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Health & Fit It's National Check Your Meds Day

19:50  21 october  2019
19:50  21 october  2019 Source:   consumerreports.org

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If nothing else, it ’ s a rare chance for consumers to get free medical advice. Especially for those with elderly friends and family members who rely on prescription medications , encourage them to participate in National Check Your Meds Day and visit their local pharmacist.

21. It ’ s a day to review your prescriptions w/ a pharmacists or doctor to see if any prescriptions need updated or eliminated & to check for any potential harmful interactions. It ’ s also a good time to ask questions about your Rx.pic.twitter.com/EXM6DQjFvE.

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  It's National Check Your Meds Day © Provided by Consumers Union of United States, Inc.

More than half of adult Americans regularly take at least one prescription drug, according to a recent Consumer Reports nationally representative survey. And for those who take any medication on a long-term basis, it’s a good idea to schedule a “brown bag review”—to make sure you’re taking the right medicines for your condition, and taking them correctly, says Steven Chen, Pharm.D., associate dean for clinical affairs at the University of Southern California School of Pharmacy.

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Check your meds day . Channel 3000 / News 3 Now. That is a reminder from consumer reports about national check your meds day .

Why medicine reconciliation matters. It ’ s important to review all of your medications with your pharmacist to avoid making mistakes that can be What initiatives would you like to see in your local pharmacy to support National Check Your Meds day next year? Tell us about it in the comments

And problems are all too common. For example, Consumer Reports recently asked Chen to review the medications taken by 20 consumers who had shared their prescription lists with us. He found problems in 18 of those, including one person taking a combination of blood-pressure drugs that could cause potassium levels to spike and trigger dangerous heartbeat abnormalities, and another’s mix of a blood thinner, a pain reliever, and baby aspirin that could cause stomach bleeding.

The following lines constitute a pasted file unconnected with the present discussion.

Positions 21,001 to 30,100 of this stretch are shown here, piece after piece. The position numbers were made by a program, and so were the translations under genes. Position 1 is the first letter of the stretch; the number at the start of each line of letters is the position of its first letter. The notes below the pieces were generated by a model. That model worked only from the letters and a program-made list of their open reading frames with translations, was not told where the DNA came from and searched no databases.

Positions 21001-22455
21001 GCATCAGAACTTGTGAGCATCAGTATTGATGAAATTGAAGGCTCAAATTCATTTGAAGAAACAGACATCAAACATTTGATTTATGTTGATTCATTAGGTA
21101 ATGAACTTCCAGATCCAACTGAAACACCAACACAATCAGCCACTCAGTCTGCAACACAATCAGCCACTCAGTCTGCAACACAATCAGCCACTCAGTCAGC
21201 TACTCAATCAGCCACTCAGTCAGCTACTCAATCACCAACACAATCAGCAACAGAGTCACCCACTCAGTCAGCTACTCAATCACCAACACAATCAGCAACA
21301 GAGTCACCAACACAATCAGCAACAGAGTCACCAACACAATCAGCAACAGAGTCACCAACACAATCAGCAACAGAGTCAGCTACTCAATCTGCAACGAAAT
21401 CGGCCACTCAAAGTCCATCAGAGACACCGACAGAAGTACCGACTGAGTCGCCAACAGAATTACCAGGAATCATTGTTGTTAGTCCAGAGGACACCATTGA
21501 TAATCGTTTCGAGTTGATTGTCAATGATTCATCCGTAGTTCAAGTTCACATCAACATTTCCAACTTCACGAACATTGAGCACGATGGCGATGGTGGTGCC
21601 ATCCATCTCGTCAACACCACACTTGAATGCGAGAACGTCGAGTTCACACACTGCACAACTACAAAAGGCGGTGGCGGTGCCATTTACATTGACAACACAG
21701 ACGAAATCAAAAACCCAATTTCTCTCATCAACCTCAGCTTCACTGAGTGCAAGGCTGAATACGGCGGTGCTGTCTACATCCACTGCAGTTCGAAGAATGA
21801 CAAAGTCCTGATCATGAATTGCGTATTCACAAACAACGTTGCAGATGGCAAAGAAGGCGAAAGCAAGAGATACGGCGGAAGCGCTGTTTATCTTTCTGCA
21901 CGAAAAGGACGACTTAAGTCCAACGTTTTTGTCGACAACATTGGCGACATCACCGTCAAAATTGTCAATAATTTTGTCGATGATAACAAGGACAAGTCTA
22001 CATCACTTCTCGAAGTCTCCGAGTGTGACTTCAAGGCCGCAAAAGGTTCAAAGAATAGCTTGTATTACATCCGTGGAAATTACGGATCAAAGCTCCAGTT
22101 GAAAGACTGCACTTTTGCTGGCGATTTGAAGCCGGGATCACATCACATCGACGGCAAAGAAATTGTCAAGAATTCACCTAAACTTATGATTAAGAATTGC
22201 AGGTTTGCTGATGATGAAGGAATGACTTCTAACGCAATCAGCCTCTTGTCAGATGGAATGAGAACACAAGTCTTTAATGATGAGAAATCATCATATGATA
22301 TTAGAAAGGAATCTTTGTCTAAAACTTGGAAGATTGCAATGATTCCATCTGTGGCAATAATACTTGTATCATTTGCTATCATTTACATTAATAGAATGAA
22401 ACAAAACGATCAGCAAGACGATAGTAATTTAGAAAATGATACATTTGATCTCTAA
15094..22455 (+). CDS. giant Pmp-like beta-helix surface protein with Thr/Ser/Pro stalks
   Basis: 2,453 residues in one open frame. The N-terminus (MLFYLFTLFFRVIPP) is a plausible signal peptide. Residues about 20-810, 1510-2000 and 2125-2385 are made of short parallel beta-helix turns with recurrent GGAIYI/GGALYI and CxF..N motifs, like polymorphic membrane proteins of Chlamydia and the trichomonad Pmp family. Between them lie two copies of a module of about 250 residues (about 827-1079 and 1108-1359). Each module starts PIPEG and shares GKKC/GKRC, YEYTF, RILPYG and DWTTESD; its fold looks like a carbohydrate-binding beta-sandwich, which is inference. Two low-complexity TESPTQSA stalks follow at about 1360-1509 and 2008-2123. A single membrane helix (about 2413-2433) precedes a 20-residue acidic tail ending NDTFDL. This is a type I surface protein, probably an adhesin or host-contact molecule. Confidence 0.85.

This Monday, Oct. 21, is National Check Your Meds Day, a chance to catch those sorts of problems. Ask your local pharmacy whether it is participating. Even if it’s not, most pharmacists are willing to sit down with you for a 15-minute consultation to look over your medication list. Some insurance plans might even pay for a longer consultation, though often we’ve found that it’s free to a consumer.

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Why medicine reconciliation matters. It ’ s important to review all of your medications with your pharmacist to avoid making mistakes that can be potentially harmful. When you meet with your pharmacist on National Check Your Meds Day , she can walk you through a few easy steps to make

Are you a good candidate? If even one of the six questions below describes your drug regimen, make an appointment to see your doctor or pharmacist.

Good to know: Asking whether there are meds you can stop taking could result in at least one less prescription, according to a previous nationally representative CR survey.

1. You receive prescriptions from multiple physicians. A drug review is a good idea even if you have just one physician. But the more doctors you see, the greater the risk of miscommunication and duplicate drugs. So designate one—usually your primary care doctor—to oversee all your meds.

2. You regularly take over-the-counter drugs or dietary supplements, including CBD (cannabidiol). They can pose risks even though they don’t require a prescription. So make sure you tell your doctor and pharmacist about them, including pills, liquids, drops, and ointments.

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By launching ‘ National Check Your Meds Day ,’ we hope to encourage consumers to talk with their healthcare providers about the meds and supplements they take, so they can ultimately lower It ’ s estimated that nearly half of those events could be prevented with more appropriate medication use.

The Muppets are helping to get out the word for National Check Your Meds Day on October 21st. The idea is to have Americans take all of their prescription Some pharmacies will have extra staff on hand this Saturday. You can check with yours to see if they're participating. It ' s a good idea to check your

3. You take more than one drug to treat a health problem. That’s sometimes necessary to control your condition, but it can also be a red flag you’re taking a drug you don’t need.

4. Do you need a drug to control the side effects of another? For example, do you take a laxative to ease constipation caused by an opioid? That, too, can be okay if it makes it possible for you to take a drug you require. But check to see whether you can ease side effects by lowering the dose, switching to another drug, or trying lifestyle changes instead.

5. Have you been taking your medication for more than three months? Many conditions, such as diabetes and heart disease, can require drugs for a lifetime. But for some problems, people stay on drugs longer than necessary.

6. Your meds are unaffordable. Previous CR surveys and a recent physician survey published in the Annals of Internal Medicine have found that doctors might not always consider the cost of drugs they prescribe. Don’t hesitate to ask about less expensive but equally effective alternatives, including generic versions.

Consumer Reports is an independent, nonprofit organization that works side by side with consumers to create a fairer, safer, and healthier world. CR does not endorse products or services, and does not accept advertising. 


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